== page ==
RSI and RSI Prevention Resources

Do I Have RSI?

See the Repetitive Strain Injury Frequently Asked Questions.

What steps can I take to help prevent RSI?

Try our 10 Simple Tips to Help Prevent RSI/OOS. Also try reading one or more of the books below.

RSI Terminology

See the RSI Glossary.

Books on RSI (Repetitive Strain Injury)

I found the following books partcularly helpful:

RSI Support Groups

If you run a support group, let me know using the contact form and I will add it to the list.

Web Resources

An excellent resource is the Typing Injuries FAQ. This contains a wide variety of information about repetitive strain injuries and various resources available for dealing with these ailments.

Paul Marxhausen's Computer Related RSI Page has an extensive book list and links to information on Worker's Compensation.

I've also found Clemens Conrad's site to be a very good source of information. (There's also a German version of this site — see the International Information section below.)

Yale has some good information on workstation ergonomics.

Mice and Mouse Shortcuts

If your "mouse" hand or arm is giving you trouble, then you may want to brush up on your Windows shortcuts. Our free booklet The Reluctant Mouser: A Guide to Windows Keyboard Shortcuts may help you eliminate a lot of mouse usage.

You might also read 10 tips for Computer Mouse Use written by Cornell University's Ergonomics group.

You can also try switching your mouse hand — personal experience suggests it takes about a week to become proficient with both hands. Of course, try and eliminate the underlying problems before you do this, or you will end up with two problems instead of one.

Office Furniture

JP Office Workstations (an Australian office workstation supplier) has a reasonable summary of ergonomic considerations in a blog enry on RSI. (Not being on the same continent I don't know their office furniture, but if you have the budget it's certainly worth considering whether changes in office furniture might help).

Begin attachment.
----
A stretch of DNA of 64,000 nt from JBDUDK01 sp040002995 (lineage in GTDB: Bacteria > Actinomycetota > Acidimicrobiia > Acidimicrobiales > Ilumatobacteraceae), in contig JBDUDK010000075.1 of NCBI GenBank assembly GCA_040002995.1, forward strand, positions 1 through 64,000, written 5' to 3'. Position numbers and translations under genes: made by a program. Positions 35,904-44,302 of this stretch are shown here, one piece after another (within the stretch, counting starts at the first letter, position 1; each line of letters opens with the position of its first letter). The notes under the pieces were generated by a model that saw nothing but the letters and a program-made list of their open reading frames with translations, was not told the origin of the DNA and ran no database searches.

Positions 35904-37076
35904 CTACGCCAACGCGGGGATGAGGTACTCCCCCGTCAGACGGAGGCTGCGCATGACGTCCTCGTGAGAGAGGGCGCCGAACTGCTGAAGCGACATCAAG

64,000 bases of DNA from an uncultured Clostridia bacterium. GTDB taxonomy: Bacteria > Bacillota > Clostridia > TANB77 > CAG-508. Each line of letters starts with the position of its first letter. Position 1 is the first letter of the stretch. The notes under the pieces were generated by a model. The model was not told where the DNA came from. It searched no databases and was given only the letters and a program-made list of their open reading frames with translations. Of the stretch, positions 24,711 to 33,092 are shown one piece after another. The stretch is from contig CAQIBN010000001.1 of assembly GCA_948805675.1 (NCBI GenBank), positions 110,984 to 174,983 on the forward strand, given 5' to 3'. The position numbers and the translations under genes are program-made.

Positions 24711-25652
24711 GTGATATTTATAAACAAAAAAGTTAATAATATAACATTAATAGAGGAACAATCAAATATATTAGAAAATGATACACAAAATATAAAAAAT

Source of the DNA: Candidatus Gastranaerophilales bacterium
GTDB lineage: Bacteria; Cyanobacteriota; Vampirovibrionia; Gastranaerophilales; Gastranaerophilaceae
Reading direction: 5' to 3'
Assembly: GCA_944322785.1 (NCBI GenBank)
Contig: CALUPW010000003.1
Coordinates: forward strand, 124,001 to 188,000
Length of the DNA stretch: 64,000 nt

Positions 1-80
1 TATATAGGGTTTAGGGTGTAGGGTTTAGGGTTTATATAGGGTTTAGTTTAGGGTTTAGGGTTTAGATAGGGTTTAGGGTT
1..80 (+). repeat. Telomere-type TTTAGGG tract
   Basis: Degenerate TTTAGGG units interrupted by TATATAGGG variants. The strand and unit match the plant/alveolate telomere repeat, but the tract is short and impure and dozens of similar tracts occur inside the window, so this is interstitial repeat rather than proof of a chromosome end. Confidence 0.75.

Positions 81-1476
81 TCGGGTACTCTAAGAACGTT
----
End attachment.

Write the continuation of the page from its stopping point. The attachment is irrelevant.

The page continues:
International Information

Dutch readers should check out The RSI Center. Alghough aimed at a Dutch audience, it also has a great deal of English language content. UK readers may find The RSI-UK Mailing List helpful. There is also a UK RSI Association. (For UK information also try searching under the term Work Related Upper Limb Disorders.)

For French information, the search terms to try are TMS (troubles musculo-squelettiques) or TMS-RSI. There's also a TMS-RSI discussion group which may be helpful.

For German information, try Clemens Conrad's

Our RSI glossary page lists some of the other terms used for RSI around the world.

The Canadian Centre for Occupational Health and Safety prefers the term WMSD (Work-related Musculoskeletal Disorders) to RSI. Nevertheless, they have a good introductory page which describes RSI both in a computer and non-computer context.

In New Zealand, RSI is known as Occupational Overuse Syndrome (OOS). The OOS Injuries page has some good resources specifically for NZ readers.


The old usenet RSI news group may be dead, but it's Frequently Asked Questions lives on, frozen in time in 1998.

Software Checklist

If you are looking for software to help you to remember to take regular RSI prevention breaks while using the computer, our checklist may help. Obviously as authors of the successful RSI break reminder program Albion StopNow! we cannot be entirely neutral in deciding which features are the most important.

Design for Ergonomics and RSI Prevention

If you are interested in designing a work environment or user interface to reduce the risk of RSI, you probably should consider employing specialist consultants. Usernomics is one company that recently came to our attention. For an introductory guide to ergonomics you might also want to read Ergonomics for Beginners.

Broken Link or Missing Resource?

If you know of a resource I should add to this page, please let me know using our Contact Form.

(I'm currently putting together some information about RSI from an employer's perspective. Suggestions for additional things an employer should know would also be welcome.)

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